See ya, all yours again.

  72. Gööner In Exile says:

    Anyone been watching Wimbledon? Thought not…..it really is the sport for desperate measures only. Ie when there is no other major international sport going on, always perfectly timed except when it’s a WC year and no one except hardcore tennis fans bother.

  73. MickyDidIt89 says:

    Don’t you power and thrust out loud Chas, you’ll awake that music heathen Chary

  74. MickyDidIt89 says:

    Ha ha Exile, I’m now officially a “desperate measure” 🙂

    Love it

  75. arnie says:

    Lovely stuff, all. Loved the clips. Hard work ( 😛 ) last evening, playing cricket after a long break, batting 12 overs scoring 25 runs. Good fun but hard work. Too old 😛

  76. arnie says:

    The clips and Glastonbury reminded me of this one. Dedicated to the hippies on AA 😛 – past, present and aspiring.

    A bit long but worth it I think. 🙂

  77. stevepalmer1 says:

    Morning all,
    Nice one GN5, again you created a healthy debate, and the response you had was a good one. There is always someone that knows more than someone else and that’s how we learn, Having said that i still find your posts informative, and learn some thing from every one of them. You quiz’s are dodgy though 🙂

    Dial Square, Royal Arsenal, Or Woolwich Arsenal, there should have been a Cheating Arsenal as well, ask Tottenham.

    If i was to name Arsenal today, i have to say i would be hard pushed to find a name for them, but the only name i could possibly come up with is Multicultural Arsenal from here there and everywhere.

    Keep up the fine work GN5.

  78. stevepalmer1 says:

    If anyone has a clip of The Mersies, something about Blonde something. Reminds me of a girl i met at Liverpool street station and i took her home to Golders Green and when i got back to Liverpool street the last train had gone, and i had to walk home about fifteen miles, and i had that tune in my head all the way home.

  79. Big Raddy says:

    Steve. When was that? My sister lived in Golders Green, I hope you weren’t messing about with her 😦

    Micky. Is it really true you don’t like the Beatles? In my youth it was Beatles vs Stones – I was a Stones man. Then it was Hendrix vs Clapton. I was a Hendrix man. Later AC/DC vs Genesis – I preferred metal. But with age my taste has reversed.

    Such is the life of a hippy.

  80. Big Raddy says:

    Chas. You are the video king!

  81. chas says:
  82. chas says:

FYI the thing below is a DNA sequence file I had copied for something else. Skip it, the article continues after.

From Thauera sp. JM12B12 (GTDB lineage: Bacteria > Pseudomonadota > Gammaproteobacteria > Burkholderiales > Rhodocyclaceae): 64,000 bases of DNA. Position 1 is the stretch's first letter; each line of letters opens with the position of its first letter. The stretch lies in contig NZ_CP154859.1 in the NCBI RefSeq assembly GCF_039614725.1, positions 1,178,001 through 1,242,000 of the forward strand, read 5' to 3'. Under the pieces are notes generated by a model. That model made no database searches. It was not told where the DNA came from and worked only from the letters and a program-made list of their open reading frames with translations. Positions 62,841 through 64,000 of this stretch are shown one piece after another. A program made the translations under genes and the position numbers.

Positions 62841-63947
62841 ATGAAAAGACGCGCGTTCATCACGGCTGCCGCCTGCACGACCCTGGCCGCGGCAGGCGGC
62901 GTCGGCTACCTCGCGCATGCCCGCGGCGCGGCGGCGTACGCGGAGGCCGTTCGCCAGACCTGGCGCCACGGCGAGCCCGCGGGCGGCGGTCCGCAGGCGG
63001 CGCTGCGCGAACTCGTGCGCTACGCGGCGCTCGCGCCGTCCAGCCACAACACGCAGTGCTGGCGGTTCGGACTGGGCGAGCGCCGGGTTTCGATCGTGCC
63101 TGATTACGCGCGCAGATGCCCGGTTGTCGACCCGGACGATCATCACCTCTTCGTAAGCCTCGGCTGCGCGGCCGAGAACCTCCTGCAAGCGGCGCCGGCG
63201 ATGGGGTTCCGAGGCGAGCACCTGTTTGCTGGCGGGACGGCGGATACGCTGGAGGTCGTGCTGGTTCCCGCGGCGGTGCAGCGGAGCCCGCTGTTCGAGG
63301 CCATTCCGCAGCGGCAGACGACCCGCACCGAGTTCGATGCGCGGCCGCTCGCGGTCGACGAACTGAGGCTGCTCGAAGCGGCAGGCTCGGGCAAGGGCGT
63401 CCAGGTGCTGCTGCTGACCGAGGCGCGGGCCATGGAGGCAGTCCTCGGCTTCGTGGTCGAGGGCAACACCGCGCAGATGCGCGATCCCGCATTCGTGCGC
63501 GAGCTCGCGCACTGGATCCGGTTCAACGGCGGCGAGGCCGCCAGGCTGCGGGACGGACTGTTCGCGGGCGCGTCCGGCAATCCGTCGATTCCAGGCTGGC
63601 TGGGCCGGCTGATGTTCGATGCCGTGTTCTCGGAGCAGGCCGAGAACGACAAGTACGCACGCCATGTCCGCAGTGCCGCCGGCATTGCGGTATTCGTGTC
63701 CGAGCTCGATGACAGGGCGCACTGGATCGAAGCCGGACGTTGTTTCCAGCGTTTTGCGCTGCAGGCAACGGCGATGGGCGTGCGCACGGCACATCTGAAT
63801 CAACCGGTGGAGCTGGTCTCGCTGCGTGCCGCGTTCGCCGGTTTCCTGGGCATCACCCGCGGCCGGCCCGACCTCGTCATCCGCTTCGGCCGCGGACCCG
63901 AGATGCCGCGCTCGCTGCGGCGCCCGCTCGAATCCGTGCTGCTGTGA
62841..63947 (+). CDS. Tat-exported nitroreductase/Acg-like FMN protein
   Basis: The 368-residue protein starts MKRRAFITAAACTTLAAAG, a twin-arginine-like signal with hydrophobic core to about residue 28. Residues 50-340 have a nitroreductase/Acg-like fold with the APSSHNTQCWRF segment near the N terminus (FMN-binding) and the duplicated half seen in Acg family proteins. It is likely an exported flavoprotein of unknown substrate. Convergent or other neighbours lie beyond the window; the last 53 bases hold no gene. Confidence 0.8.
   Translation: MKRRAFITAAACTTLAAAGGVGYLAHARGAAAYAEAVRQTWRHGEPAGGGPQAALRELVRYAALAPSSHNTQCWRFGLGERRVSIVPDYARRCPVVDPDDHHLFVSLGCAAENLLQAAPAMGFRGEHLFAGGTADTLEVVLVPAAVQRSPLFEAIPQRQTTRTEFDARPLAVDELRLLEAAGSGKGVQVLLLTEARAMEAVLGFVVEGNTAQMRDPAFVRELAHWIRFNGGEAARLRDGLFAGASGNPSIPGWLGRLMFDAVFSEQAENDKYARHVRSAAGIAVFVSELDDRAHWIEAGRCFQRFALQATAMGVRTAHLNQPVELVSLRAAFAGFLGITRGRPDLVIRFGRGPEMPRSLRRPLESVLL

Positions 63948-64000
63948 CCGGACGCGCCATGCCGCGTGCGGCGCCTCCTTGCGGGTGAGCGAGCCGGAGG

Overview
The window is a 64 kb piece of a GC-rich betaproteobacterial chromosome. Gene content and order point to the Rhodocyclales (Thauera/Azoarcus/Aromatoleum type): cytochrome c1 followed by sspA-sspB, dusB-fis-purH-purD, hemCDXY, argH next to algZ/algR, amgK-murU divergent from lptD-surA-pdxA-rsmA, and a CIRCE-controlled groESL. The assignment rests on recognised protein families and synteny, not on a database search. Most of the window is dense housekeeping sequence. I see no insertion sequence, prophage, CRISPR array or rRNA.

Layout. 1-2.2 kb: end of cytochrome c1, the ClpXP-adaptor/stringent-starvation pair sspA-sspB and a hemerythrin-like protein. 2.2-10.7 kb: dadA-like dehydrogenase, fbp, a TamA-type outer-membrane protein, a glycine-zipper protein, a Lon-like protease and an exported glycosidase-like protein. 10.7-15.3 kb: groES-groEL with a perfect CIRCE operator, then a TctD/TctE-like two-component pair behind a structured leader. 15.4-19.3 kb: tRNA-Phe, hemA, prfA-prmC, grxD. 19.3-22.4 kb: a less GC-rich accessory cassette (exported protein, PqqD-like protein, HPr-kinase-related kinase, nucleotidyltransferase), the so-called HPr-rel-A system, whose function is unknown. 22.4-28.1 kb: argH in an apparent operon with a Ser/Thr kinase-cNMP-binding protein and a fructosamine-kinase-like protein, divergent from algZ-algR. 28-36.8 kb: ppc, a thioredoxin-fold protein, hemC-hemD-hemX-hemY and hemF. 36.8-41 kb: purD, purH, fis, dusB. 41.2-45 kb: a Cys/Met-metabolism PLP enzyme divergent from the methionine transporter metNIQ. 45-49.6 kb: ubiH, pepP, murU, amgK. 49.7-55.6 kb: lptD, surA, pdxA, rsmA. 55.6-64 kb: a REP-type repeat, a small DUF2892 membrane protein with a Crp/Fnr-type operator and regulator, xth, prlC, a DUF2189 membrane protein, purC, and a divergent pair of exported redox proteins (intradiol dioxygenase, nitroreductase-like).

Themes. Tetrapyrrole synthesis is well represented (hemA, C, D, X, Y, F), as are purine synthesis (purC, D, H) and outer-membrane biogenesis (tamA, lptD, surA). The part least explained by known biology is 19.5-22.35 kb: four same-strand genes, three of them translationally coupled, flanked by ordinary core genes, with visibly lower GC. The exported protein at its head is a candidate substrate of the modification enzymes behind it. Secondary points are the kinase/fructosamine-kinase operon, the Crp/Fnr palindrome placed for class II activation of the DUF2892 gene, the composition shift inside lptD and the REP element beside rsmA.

83. chas says:

    Morning, BR.
    It might not even be the song Steve was talking about!

  84. MickyDidIt89 says:

    Raddy
    If ever met Paul McCartney the overwhelming urge would be to hit him, and the image and sound of them in their stupid hair and suits singing “love love me do” makes me sick.
    They also spawned a million hippies who sit on the beaches of Cornwall by a camp fire and “yellow submarine” innocent people. Again, the urge to smash their guitars over their heads is as strong today as during the peak of my anger years 🙂

    You are the only hippy I will ever talk to 🙂

  85. stevepalmer1 says:

    Chas, thats the one buddy, that brings back memories mate.
    Big Raddy you have nothing to fear mate, i tried as hard as i could but she was a good girl, thats why i missed my train 🙂

  86. Big Raddy says:

    Micky. I disagree about the Beatles but completely agree that anyone playing Yellow Submarine or Sailing by Rod Stewart on an acoustic guitar deserves extreme punishment or worse. If you ever see me doing so – please kill me.

    chas. Your vids often lead me on a trawl through youtube and this morning I have been rewarded with a David Bowie concert from early ’80’s. Great stuff. (he recorded Sorrow on Pinups)

  87. Big Raddy says:

    steve. Couldn’t have been my sister then 🙂

  88. MickyDidIt89 says:

    Raddy

    Just one song can trigger a full on youtube attack.

    Exile’s mention of Love Will tear us apart last night was in me head first thing.

    Been on the tube since 5am, headphones on.

    I too passed by Dave Bowie

  89. MickyDidIt89 says:

    Found this version earlier that I like

  90. stevepalmer1 says:

    The first time i heard Yellow sub was in Liverpool waiting for a ferry to go to the TT 1966 Blinding, in them days they syphoned all the juice out of your bikes so you had to fill up as soon as you landed. Music can really put a smile on your face.

    Raddy trust my luck 🙂

  91. MickyDidIt89 says:

    I was very busy earlier 🙂

  92. MickyDidIt89 says: